For many, a meal is incomplete without having a dessert or relishing something sweet. The Kerala cuisine takes incredible pride in its quintessential dessert, payasam, which was served even in the royal palaces. A delicious payasam is what gives an elaborate sadya (traditional feast), the perfect ending that it deserves. If the payasam doesn't taste as good, then the unique gastronomical experience of a having the sadya would be lost. Payasam, made by cooking rice or wheat in milk is served in almost all the Indian states.
Payasam definitely adorns the position of the graceful queen among the sweet dishes. In North India, it is called kheer, which came from ksheer, the Sanskrit word for milk. Meanwhile, our payasam becomes payasa in Kannada and Telugu. The Tamilians love their 'payasam' as much as we love ours.
South Indians mostly prefer adding jaggery and coconut milk in payasam. However, the North Indians stick with the basic ingredients of milk and sugar. The gil e firdaus is a delicious, thick dessert which is part of the traditional Hyderabadi cuisine. Milk and bottle gourd are the main ingredients in this special dish. It was during the Nawabi era that the gil e firdaus got discovered in the royal kitchen. Phirni, which is a popular dessert in North India, was gifted to us by the Persians. Fragrant rose water and dried fruits are abundantly added in firni.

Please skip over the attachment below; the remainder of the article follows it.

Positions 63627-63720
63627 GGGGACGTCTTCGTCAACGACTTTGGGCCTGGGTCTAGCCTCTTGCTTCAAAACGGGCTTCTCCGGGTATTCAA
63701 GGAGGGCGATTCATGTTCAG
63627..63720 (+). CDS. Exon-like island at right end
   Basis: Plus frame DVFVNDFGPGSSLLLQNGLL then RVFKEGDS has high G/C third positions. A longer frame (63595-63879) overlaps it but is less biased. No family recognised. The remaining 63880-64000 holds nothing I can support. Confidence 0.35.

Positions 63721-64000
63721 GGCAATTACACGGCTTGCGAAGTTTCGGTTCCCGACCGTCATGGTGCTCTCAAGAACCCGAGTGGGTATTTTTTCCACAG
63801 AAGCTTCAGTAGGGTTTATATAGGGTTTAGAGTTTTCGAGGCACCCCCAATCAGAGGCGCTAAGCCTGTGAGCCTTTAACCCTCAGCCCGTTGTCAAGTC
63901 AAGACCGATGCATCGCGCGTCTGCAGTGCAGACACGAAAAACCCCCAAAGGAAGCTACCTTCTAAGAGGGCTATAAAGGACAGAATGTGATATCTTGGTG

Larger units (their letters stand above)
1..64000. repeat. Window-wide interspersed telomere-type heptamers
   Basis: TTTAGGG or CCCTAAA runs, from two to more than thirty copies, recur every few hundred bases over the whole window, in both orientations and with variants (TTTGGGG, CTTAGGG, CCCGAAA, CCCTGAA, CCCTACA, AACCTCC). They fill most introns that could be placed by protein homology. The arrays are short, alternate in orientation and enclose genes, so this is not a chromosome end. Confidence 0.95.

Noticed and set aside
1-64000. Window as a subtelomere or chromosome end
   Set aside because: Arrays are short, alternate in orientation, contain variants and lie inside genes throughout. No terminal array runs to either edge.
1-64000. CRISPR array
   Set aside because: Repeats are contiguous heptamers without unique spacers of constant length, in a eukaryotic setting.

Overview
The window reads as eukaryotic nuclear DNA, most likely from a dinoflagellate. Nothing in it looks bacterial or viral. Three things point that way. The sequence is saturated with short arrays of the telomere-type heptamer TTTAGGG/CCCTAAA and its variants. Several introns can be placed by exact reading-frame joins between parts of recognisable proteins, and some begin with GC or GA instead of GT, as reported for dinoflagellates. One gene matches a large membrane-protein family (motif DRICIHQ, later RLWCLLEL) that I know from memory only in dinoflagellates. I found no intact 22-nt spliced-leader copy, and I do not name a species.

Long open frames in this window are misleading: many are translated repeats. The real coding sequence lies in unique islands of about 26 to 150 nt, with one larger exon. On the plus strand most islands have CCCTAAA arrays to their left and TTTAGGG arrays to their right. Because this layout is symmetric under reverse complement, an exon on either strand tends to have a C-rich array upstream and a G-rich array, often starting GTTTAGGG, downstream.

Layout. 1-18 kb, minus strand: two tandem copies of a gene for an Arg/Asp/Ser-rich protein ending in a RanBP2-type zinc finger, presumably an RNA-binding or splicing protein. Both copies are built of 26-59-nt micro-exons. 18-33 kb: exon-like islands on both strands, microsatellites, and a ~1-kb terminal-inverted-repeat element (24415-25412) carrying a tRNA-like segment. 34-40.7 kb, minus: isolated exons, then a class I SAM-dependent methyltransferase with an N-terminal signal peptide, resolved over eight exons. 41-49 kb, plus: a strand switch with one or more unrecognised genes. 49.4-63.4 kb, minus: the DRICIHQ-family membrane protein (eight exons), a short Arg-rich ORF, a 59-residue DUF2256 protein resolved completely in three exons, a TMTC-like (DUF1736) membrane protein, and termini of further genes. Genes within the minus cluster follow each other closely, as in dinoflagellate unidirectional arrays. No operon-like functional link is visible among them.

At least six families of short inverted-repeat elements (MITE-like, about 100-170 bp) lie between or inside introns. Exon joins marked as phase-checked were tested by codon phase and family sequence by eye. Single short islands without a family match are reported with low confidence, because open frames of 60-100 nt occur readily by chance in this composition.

A unique rice payasam is believed to have originated, around 2000 years ago, in the temple town of Puri in Odisha. The goyinda godi is a sweet dish, associated with the famous Konark temple here. It is believed that this dessert played a vital role in explaining an important engineering feature while building the foundation of the temple. The foundation, which was supposed to be built above the anchoring spot in the ocean, couldn't be constructed, despite trying hard. Finally, the chief engineer's son discovered that the foundation could be built if a bridge is constructed from below. He explained it by dropping rice balls into a bowl of thick dessert. The dessert which was used for that later became famous as the goyinta godi. The legends say that this sweet dish was served as part of the evening snacks in the palace of emperor Ashoka.
The Bengali payesh too is believed to be more than 2000 years old.
The payox prepared in the Eastern parts of India has a distinct light red hue. They use lots of fresh cherries which gives it the pleasant colour. Instead of rice, sago pearls are added in payox. In Bihar, sugar or jaggery is interchangeably used in the chaval ki kheer.